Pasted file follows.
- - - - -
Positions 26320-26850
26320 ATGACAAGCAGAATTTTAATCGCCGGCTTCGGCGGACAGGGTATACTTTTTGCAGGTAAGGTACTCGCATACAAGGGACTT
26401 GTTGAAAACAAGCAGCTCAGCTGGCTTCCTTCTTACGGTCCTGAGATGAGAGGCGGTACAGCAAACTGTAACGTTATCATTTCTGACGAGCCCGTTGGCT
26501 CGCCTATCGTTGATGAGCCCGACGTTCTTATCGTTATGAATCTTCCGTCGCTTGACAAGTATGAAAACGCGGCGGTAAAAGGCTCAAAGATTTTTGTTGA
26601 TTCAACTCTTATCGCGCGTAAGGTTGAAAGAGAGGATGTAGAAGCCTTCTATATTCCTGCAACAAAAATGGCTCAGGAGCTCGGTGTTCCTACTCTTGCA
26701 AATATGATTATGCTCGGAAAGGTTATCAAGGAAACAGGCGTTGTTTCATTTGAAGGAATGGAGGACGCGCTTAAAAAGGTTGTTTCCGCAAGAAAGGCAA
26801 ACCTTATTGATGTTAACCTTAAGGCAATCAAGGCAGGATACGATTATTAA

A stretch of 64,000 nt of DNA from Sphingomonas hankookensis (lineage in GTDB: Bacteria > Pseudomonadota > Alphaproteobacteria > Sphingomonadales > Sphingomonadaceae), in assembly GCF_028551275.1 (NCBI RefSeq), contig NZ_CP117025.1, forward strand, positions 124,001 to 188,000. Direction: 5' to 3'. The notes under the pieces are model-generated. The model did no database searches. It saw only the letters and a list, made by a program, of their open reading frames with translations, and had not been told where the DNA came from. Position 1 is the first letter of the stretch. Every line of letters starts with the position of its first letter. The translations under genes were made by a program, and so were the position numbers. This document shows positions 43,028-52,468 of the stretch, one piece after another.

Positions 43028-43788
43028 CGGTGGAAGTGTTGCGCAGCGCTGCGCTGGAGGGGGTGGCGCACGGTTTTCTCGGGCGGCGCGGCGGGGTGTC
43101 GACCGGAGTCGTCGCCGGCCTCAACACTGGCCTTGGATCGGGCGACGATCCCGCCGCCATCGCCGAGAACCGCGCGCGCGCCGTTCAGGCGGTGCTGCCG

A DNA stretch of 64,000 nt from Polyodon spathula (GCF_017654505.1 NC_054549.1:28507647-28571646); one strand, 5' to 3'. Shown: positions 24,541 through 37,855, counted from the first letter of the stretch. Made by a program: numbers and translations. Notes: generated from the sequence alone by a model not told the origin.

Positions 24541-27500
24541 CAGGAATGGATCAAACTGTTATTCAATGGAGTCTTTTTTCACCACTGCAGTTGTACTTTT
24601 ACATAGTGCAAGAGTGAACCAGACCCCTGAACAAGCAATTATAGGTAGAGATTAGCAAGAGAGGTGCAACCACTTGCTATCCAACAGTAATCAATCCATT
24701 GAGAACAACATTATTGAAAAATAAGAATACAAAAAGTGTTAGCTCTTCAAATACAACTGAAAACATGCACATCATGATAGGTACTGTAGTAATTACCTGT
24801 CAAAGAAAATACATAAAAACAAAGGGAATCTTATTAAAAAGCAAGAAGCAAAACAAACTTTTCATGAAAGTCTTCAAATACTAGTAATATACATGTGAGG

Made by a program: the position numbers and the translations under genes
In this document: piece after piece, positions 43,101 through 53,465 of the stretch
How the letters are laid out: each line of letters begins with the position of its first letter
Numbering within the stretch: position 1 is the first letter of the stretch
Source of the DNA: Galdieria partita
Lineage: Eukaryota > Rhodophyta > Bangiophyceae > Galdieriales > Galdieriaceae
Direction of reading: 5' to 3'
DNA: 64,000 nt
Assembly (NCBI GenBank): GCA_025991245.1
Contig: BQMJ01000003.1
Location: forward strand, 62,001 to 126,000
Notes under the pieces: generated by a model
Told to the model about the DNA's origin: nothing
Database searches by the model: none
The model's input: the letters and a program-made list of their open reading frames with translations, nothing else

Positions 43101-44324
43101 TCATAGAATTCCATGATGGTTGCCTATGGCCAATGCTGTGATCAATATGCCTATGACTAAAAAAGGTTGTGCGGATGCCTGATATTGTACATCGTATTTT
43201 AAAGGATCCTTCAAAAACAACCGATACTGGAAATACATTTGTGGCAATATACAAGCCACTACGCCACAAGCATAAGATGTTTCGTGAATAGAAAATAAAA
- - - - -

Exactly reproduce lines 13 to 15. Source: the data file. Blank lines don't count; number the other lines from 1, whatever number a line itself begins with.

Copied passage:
Positions 24541-27500
24541 CAGGAATGGATCAAACTGTTATTCAATGGAGTCTTTTTTCACCACTGCAGTTGTACTTTT
24601 ACATAGTGCAAGAGTGAACCAGACCCCTGAACAAGCAATTATAGGTAGAGATTAGCAAGAGAGGTGCAACCACTTGCTATCCAACAGTAATCAATCCATT